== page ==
Participants in the three-day African Oil & Power conference, which runs through Friday in Cape Town, are showcasing African industry’s efforts to align with this year’s theme of “Make Energy Work.”
Gwede Mantashe, the Minister of Mineral Resources and Energy in South Africa, served as keynote speaker on Thursday with an emphasis on how Africa’s economic growth is linked to energy.
“We have witnessed how an adverse impact of high costs and unreliable supply of energy” affect productive sectors of the economy, he said, addressing an audience of many of the more than 1,000 conference participants.
Among them were energy and petroleum ministers from 20 nations, focused on Africa’s petroleum resources but also renewable energy, the energy transition and energy security.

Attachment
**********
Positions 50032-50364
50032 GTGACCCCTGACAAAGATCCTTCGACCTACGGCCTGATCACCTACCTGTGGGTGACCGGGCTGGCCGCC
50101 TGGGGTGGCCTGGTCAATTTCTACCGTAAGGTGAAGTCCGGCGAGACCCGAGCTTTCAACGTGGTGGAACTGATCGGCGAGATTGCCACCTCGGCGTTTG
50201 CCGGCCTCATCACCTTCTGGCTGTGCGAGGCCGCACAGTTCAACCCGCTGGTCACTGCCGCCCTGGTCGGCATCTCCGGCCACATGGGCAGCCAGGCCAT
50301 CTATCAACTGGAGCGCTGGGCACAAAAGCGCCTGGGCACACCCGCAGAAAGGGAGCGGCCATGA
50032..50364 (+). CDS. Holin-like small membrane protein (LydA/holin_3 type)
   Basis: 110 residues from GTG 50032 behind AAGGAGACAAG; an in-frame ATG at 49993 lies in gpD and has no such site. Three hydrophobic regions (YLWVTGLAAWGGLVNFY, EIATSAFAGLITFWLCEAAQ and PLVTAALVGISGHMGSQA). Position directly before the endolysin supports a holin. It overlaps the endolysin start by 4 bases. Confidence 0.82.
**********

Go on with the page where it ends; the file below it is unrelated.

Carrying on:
They included Senegal and South Sudan, which were launching their licensing rounds at the event. Also offering licensing-round presentations were Angola, Equatorial Guinea and Uganda, with an additional conference focus on host South Africa.
Yet it was South Sudan that captured the attention of anti-corruption and conflict prevention activists. Clusters of sign-waving protesters gathered outside the venue to insist that South Sudan industry investment will support corruption and fuels conflict that harms women and children.
“Make Energy Work for peace,” said Pretoria-based activist Bertha Moteane, who has worked with the Crisis Action organization and posted images from the march on social media.
Also raising concern was David Lewis, the executive director of South Africa-based Corruption Watch, who called for far more scrutiny of South African investment in South Sudan.
“Kleptocracy has ripped (South Sudan) in the vilest and most tragic way that saw nearly a million people displaced, thousands dead and children who should be at school used as soldiers,” he wrote in an op-ed for Business Day. “Though the fighting has subsided in parts of the country, the peace deal remains fragile. Whether the unity government would make the November deadline is uncertain. It’s a risky time to invest in South Sudan.”